Over the past couple of weeks it seems you couldn’t go anywhere without being reminded of the most-anticipated event in the world of entertainment in what seems like years. I am referring of course to the February Frolics, a series of concerts held at Montpelier City Hall to the benefit of Lost Nation Theater, Montpelier’s theatrical gem.
In another example of Vermonters finding a way to cope with the winter, the Frolics are a series of three concerts held on cold, dark nights in the middle of February. The middle concert, held last night, featured Vermont’s outstanding Newgrass ensemble Hot Flannel. Continue reading
This morning I was paying the bills, one of which is the electric bill. Green Mountain Power helpfully (?) includes the average temperature for the most recent cycle on each bill. The average temperature for our last cycle, which was mostly the month of January, was 12 degrees Fahrenheit.
That sounded kind of cold to me, and in fact it was. The normal average January temperature for Montpelier is 16 degrees. And, as we learned in Episode 16, even that is four degrees colder than Brunswick’s average January temperature.
So we are adjusting, but sometimes having a difficult time doing so. Continue reading
Ever since we moved to Vermont and I started to research the state’s Nordic skiing venues, I have been excited to ski at Ole’s Cross Country Center in Warren. Why? Because it’s fun to say. Also because they have a Norway flag in their logo. They seem authentic.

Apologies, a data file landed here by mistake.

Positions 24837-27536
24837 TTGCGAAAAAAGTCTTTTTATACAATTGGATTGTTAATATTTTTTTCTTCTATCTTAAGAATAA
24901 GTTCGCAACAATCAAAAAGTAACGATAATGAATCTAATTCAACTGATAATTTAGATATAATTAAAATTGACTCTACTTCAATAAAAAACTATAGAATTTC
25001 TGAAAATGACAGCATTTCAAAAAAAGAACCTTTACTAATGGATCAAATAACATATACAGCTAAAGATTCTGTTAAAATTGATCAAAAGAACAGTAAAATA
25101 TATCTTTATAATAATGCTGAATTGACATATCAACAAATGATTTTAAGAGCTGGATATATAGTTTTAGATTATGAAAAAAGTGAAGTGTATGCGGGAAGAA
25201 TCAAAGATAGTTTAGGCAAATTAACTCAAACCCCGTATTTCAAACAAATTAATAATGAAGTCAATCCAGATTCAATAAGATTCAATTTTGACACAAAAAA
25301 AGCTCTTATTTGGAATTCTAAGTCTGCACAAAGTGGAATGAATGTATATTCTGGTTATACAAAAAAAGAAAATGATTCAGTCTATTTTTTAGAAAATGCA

Luckily, Ole’s is located less than an hour from Montpelier. And thanks to Ski Vermont’s Nordic Reciprocal Program, our Morse Farm season’s pass gets us in for free. (What a fantastic benefit!) So just after lunch this afternoon, we packed up the car and headed to Warren. Continue reading
In Vermont, as with Maine, winter is inevitable. Cold weather is unavoidable. For us, the effect is exacerbated by the fact that we moved from the coast to the mountains. Brunswick’s average annual temperature is a full 2.5 degrees warmer than Montpelier’s. But this comes with seasonal fluctuations – because of the moderating effect of the ocean, Brunswick is a full four degrees warmer (less cold?) in the winter months, while the temps are nearly even in the summer.
Which is a long-winded way of saying we are finding Montpelier to be damn cold this winter!
Because the cold and snow are inevitable, Vermonters have found ways to adapt, even embrace them. Indeed, much of the population seems to have self-selected precisely because snow and ice are abundant here. There are a lot of expatriates who are here for the skiing, as well as hiking during the warmer months. And the natives seem to wear it as a badge of their upbringing. Winter is accepted as fact of life here. Continue reading